Coming home from school, opening the door and smelling that lovely wholesome smell that only mum’s cooking can inspire, be it a hearty meal for the evening or some kind of baking, everyone has their own distinctive memories of that home cooked wonder of being a child that you try to recreate for your own kids.
One of these dishes will undeniably be the Lancashire hotpot but do you know the history surrounding the dish?
The potato and lamb meal was very popular when Lancashire’s cotton industry was at its height in the 19th century. It was quick and easy to make and could be left to its own devices in the oven while the makers, usually female mill workers, were working in the mills and factories.
The hotpot kept miners sustained too and pots were wrapped in blankets to ensure it was still warm by lunchtime.
In the novel ‘North and South’ the Victorian writer Elizabeth Gaskell described Mr Thornton, a mill owner as “dining on hotpot with his workers.”
More recently the Lancashire hotpot has been a delicacy on the cobbles of Coronation Street as Betty’s signature dish in the fictional pub The Rovers Return. Across the border, the signature food there is the Yorkshire pudding. Perfect with roast dinners, dripping in gravy, the first ever recorded recipe for this was definitely not by Aunt Bessie.
It appeared in a book called ‘The Whole Duty of Woman’ in 1737 and was called ‘A Dripping Pudding with the dripping coming from the spit-roast meat.’
The second recorded recipe was in ‘The Art of Cookery Made Plain and Easy’ by Hannah Glasse in 1747. Hannah Glasse was one of the famous food writers of her time and so the pudding grew in popularity.
Despite two wars, food rationing of the 40s and 50s and new trends of the 60s, the Yorkshire pudding survived it all.
But as modern life began to take shape and more women worked, the pudding was homemade less and less especially with the launch of Aunt Bessie’s brand in 1995.
In 2007 Vale of York MP Anne McIntosh, campaigned for Yorkshire puddings to be given the same protected status as French Champagne or Greek feta cheese, “The people of Yorkshire are rightly and fiercely proud of the Yorkshire pudding,” she said “it is something which has been cherished and perfected for centuries in Yorkshire.” At the time it was deemed too generic a term but that hasn’t stopped Aunt Bessie’s and two other manufacturers making another attempt for its protected status.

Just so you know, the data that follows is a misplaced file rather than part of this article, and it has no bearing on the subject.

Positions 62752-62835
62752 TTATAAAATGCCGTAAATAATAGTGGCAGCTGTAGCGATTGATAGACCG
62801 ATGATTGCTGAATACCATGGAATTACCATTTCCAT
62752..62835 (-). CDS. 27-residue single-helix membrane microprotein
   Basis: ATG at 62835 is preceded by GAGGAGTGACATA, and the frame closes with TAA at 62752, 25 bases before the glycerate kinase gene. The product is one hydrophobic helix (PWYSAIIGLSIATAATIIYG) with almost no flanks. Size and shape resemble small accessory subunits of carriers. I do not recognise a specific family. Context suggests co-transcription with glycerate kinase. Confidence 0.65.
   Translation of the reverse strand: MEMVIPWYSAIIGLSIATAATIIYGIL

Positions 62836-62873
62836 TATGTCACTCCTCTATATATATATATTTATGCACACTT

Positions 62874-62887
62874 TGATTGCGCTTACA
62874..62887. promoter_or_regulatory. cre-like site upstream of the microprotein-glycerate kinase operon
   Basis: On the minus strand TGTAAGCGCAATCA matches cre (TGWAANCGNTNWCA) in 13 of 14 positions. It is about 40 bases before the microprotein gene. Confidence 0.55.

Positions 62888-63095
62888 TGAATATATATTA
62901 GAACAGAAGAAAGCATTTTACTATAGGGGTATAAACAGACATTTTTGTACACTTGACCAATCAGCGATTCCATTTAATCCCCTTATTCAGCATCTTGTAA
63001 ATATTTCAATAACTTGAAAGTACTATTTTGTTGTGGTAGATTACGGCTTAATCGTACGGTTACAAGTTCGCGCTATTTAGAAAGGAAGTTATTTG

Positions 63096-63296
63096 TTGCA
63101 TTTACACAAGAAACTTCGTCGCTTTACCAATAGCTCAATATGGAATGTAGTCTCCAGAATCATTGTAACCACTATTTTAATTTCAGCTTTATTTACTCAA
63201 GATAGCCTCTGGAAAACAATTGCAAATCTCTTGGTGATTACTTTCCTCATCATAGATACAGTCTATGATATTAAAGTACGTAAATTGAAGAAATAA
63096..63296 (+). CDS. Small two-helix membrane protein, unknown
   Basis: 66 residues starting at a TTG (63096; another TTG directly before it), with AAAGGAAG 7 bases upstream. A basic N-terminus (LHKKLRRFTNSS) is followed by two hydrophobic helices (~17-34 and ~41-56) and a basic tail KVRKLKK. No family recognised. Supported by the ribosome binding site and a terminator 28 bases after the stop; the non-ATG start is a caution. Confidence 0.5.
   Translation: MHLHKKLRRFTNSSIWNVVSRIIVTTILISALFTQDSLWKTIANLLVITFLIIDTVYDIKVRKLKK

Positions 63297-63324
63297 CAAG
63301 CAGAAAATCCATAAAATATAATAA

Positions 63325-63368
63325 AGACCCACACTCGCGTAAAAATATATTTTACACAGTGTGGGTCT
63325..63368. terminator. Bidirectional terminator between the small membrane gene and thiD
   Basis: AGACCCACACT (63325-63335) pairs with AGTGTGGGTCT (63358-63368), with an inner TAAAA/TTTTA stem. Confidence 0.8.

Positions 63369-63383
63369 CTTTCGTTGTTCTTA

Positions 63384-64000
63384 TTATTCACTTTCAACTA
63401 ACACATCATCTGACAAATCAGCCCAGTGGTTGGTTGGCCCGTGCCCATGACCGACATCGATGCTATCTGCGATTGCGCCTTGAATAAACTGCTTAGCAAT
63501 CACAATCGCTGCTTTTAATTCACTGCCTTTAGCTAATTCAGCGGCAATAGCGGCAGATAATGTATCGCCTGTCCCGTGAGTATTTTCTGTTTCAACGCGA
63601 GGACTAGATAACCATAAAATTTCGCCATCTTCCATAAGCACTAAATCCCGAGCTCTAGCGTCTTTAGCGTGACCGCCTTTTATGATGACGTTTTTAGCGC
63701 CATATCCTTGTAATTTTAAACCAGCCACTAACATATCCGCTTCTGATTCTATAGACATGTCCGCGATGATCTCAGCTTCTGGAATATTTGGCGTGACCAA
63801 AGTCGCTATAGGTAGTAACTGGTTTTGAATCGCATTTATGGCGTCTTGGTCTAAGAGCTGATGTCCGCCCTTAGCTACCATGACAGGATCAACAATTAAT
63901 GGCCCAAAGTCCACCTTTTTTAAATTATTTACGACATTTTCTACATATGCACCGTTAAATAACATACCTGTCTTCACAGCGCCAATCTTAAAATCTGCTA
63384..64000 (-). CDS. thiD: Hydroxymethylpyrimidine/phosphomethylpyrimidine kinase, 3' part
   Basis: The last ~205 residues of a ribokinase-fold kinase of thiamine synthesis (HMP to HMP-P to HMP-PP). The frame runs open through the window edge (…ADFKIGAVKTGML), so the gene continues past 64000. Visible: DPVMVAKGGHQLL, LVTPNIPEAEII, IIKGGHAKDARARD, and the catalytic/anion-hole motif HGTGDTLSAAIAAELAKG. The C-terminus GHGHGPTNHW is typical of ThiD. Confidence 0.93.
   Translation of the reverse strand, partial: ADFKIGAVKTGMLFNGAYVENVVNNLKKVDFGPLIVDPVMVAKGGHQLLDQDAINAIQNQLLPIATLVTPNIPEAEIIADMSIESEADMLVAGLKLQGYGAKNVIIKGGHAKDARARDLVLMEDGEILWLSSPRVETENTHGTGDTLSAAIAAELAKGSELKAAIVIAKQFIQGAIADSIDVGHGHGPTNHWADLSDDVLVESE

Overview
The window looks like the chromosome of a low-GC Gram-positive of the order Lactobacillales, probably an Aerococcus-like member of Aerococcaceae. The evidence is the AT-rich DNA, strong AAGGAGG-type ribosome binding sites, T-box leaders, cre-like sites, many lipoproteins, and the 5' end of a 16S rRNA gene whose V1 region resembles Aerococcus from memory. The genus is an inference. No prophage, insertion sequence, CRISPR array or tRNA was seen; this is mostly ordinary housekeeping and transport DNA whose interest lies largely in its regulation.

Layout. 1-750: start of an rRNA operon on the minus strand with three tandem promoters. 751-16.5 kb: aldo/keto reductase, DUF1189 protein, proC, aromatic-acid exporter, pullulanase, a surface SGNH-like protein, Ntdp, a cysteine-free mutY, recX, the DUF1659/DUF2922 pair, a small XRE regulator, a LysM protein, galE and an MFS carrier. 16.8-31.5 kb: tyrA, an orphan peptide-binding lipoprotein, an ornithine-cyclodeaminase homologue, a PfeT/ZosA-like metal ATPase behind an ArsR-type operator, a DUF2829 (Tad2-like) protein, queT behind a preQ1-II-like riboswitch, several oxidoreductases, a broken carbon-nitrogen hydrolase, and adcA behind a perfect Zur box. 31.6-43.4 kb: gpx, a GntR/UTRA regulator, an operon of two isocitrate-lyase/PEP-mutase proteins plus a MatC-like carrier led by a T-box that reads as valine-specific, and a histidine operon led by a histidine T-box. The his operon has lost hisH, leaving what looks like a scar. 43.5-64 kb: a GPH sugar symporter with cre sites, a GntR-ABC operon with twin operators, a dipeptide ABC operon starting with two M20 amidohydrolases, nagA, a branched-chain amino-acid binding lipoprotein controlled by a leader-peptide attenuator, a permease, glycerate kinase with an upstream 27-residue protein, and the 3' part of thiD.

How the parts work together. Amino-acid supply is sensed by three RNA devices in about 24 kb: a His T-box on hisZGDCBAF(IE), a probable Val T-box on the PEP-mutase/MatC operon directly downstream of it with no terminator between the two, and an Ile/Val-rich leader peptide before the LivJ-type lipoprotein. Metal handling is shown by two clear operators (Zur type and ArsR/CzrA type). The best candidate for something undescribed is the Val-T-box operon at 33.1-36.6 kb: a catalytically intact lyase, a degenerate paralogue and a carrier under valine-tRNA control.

Other dishes can be traced back much further than these two. One of which is the hearty record of black puddings which dates back to Assyrian times, the Greek King Agamemnon was said to have fed his army on blood and onions which was fairly wise of him considering blood contains iron and protein and onions contain lots of carbohydrates and sugars to keep strengths up.
Then the Romans who were expert sausage makers took the recipe and placed skins around it and therefore introducing the first black pudding. This new recipe followed them throughout their Empire.
Another popular theory holds that it was the moors of North Africa who followed the Romans into many parts of Europe and introduced them to the delights of the blood dish, the ingredients of which were so readily available to them. Some even think that theSpanish word for morcilla and the French town of Mortagne, which hosts the international black pudding festival are among those that derive their names from the Moors.
A regional recipe which dates back to medieval times is Chorley cakes. It’s believed that they may have originally been developed as ‘way bread’ as the staple food of pilgrims and merchant travellers with their currant or raisin filling and thick pastry outside to sustain energy. Now comparatively they have found a market among the thousands of ramblers who visit the Peak District every year.
So the history of some of our much-loved food can often be quite surprising. The hearty black pudding associated with traditional northern English cooked breakfast actually originated from Ancient Greece and Yorkshire puddings date back as far as the 1700s when some genius Yorkshire lady decided to give away her recipe… maybe next time you make one of these signature dishes you will spare a little thought to the history behind the taste.